3
$\begingroup$

Let $S$ be the set of all positive integers such that each element $n$ in $S$ satisfies the following conditions:

  1. The sum of the digits of $n$ is a prime number.
  2. The sum of the digits of $n^2$ is a perfect square.

Prove or disprove the existence of an infinite subset $T$ of $S$ such that for every $n$ in $T$, the sum of the digits of $n^3$ is a perfect cube.

Attempt

To prove the existence of an infinite subset $T$ of $S$ such that for every $n$ in $T$, the sum of the digits of $n^3$ is a perfect cube, we need to show that there are infinitely many positive integers $n$ satisfying the given conditions.

I analyzed the conditions provided:

  1. The sum of the digits of $n$ is a prime number.
  2. The sum of the digits of $n^2$ is a perfect square.

I tried to construct such an infinite subset $T$ by considering the properties of the conditions.

First, i started with the condition that the sum of the digits of $n$ is a prime number. This condition restricts the possible values of $n$ to those whose digit sums are primes. Since there are infinitely many prime numbers, there are infinitely many such $n$.

Second, i considered the condition that the sum of the digits of $n^2$ is a perfect square. For any given prime digit sum $p$, there are infinitely many numbers whose digit sum is $p$. Let's denote one such number as $n_1$. Now, if $n_1$ satisfies the condition that the sum of the digits of $n_1^2$ is a perfect square, we can include it in our subset $T$.

Now if I continue this process to construct infinitely many numbers in $T$, each satisfying the given conditions. Since there are infinitely many prime numbers and infinitely many numbers for each prime digit sum, we can conclude that there exists an infinite subset$T$ of $S$ satisfying the condition that the sum of the digits of $n^3$ is a perfect cube for every $n$ in $T$.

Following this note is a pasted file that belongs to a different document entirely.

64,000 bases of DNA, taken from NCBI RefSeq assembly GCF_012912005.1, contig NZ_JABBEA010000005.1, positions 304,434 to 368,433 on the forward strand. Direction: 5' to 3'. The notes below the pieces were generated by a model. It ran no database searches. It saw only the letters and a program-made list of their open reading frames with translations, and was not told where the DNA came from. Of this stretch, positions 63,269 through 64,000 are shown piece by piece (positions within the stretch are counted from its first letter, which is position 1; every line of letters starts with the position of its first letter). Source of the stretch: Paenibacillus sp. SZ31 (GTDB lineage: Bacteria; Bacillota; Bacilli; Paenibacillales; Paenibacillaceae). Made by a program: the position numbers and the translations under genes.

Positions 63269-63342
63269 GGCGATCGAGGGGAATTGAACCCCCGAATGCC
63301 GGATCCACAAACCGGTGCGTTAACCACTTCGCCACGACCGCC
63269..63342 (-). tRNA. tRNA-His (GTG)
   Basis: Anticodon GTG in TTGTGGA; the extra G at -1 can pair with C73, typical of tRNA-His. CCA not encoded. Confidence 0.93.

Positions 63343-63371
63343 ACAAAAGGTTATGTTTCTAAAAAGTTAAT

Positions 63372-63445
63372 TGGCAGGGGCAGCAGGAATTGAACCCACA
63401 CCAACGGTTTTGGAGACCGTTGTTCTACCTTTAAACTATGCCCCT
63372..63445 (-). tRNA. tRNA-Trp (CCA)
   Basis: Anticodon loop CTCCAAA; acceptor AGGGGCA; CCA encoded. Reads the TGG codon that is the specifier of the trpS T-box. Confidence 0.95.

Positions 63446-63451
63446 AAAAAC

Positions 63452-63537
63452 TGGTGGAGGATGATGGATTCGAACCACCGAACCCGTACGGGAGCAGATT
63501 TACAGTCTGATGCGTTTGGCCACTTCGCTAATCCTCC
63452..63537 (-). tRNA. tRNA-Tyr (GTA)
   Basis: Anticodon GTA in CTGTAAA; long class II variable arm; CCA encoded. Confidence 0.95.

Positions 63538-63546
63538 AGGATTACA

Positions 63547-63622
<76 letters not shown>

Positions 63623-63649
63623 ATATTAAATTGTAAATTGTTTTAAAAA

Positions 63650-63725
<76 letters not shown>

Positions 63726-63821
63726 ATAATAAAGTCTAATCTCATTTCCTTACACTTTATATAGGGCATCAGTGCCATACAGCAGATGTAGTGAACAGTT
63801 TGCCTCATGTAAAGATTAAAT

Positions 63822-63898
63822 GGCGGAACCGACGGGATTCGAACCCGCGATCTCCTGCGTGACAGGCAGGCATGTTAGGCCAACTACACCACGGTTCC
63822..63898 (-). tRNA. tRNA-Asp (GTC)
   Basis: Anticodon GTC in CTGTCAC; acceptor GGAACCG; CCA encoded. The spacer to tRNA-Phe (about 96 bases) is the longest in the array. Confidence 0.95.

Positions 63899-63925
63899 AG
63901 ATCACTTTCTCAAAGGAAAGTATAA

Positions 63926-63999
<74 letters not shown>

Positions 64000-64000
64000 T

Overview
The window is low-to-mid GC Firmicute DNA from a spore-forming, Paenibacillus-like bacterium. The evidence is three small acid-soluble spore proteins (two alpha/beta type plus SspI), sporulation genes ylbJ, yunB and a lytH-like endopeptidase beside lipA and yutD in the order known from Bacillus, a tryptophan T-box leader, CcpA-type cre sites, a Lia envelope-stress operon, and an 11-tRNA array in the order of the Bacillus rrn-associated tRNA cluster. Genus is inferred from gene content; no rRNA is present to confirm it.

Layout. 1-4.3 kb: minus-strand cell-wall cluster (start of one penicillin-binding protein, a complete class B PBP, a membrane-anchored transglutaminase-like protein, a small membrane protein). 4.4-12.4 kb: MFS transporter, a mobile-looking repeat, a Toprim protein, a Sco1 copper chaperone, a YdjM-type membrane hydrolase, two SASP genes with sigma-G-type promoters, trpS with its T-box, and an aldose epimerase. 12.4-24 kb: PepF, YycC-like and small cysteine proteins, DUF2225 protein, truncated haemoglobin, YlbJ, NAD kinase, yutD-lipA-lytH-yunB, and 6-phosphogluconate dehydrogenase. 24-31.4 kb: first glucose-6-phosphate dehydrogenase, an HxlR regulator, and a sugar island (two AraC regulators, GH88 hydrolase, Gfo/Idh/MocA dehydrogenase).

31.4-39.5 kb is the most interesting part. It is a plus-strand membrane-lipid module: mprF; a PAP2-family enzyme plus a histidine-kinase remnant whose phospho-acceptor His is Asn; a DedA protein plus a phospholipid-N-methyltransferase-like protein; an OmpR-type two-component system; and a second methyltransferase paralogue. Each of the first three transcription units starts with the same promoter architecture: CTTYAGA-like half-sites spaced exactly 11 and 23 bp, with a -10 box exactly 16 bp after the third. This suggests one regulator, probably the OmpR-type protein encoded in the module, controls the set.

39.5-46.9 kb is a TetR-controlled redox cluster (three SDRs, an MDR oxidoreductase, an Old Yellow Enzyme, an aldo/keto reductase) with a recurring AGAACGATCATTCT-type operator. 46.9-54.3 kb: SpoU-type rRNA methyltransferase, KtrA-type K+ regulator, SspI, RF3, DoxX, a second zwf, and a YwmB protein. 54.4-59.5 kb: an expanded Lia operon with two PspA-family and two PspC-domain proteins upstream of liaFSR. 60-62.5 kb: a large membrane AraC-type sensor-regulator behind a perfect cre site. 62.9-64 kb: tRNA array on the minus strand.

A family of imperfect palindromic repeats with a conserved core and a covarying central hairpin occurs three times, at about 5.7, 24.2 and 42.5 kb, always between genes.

Therefore, can we say that the existence of such infinite subset $T$ is proven?

I am unsure of my answer. Is this correct?

$\endgroup$
8
  • 1
    $\begingroup$ Note: I don't understand your argument. You appear to simply assert that you can find natural numbers with some desired properties, but this isn't obvious. $\endgroup$
    – lulu
    Commented Mar 18 at 14:22
  • 1
    $\begingroup$ The set $T = \{2 \times 10^n\}$ indeed gets the job done, as $2$ is a prime, $4$ is a perfect square, and $8$ is a perfect cube. $\endgroup$
    – D S
    Commented Mar 18 at 14:27
  • $\begingroup$ @DS Not sure what I was thinking there. Thanks! Of course $\{2\times 10^n\}$ works, as you point out. $\endgroup$
    – lulu
    Commented Mar 18 at 14:28
  • 1
    $\begingroup$ To the OP: Your attempt is flawed. If $A$ is infinite, $B$ is infinite, then $A \cap B$ is not necessarily infinite. $\endgroup$
    – D S
    Commented Mar 18 at 14:29
  • $\begingroup$ @DS It's easier than that because $11$ works as well. In fact, I believe you can construct numbers with two ones separated by zeroes so that the square has non-zero digits $1,2,1$ and the digits of the cube are $1,3,3,1$. That would give the infinite set. $\endgroup$
    – John Douma
    Commented Mar 18 at 14:52

1 Answer 1

2
$\begingroup$

Numbers of the form $10^n+1$ work for all positive $n$.

The digits of $10^n+1$ sum to $2$.

$(10^n+1)^2=10^{2n}+2\times 10^n+1$ so the digits sum to $4$.

$(10^n+1)^3=10^{3n}+3\times 10^{2n}+3\times 10^n+1$ and the digits sum to $8$.

$\endgroup$
4
  • $\begingroup$ Also, $(10^n+1)10^k$ work too. $\endgroup$
    – D S
    Commented Mar 18 at 17:59
  • $\begingroup$ I still don't get the point you were trying to make in the comments. Doesn't the set $\{2,20,200,2000\ldots \}$ work too? $\endgroup$
    – D S
    Commented Mar 18 at 18:00
  • $\begingroup$ @DS Yes, it does which shows that there are more than one. $\endgroup$
    – John Douma
    Commented Mar 18 at 18:55
  • $\begingroup$ No, $p=5$doesn't work, neither does p = 7. $\endgroup$
    – D S
    Commented Mar 18 at 21:20

You must log in to answer this question.

Not the answer you're looking for? Browse other questions tagged .